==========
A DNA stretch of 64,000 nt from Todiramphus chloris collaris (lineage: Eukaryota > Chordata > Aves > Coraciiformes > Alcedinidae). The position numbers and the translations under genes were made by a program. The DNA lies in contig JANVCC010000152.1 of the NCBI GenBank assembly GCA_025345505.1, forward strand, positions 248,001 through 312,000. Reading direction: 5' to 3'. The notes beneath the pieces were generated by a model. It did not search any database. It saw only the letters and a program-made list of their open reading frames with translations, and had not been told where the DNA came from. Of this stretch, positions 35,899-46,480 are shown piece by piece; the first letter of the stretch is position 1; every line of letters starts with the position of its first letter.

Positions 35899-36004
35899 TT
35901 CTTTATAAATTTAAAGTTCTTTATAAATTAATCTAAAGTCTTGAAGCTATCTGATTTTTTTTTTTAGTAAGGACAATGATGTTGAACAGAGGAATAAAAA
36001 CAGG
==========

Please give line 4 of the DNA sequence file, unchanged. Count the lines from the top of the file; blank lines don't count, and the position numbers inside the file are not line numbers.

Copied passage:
35901 CTTTATAAATTTAAAGTTCTTTATAAATTAATCTAAAGTCTTGAAGCTATCTGATTTTTTTTTTTAGTAAGGACAATGATGTTGAACAGAGGAATAAAAA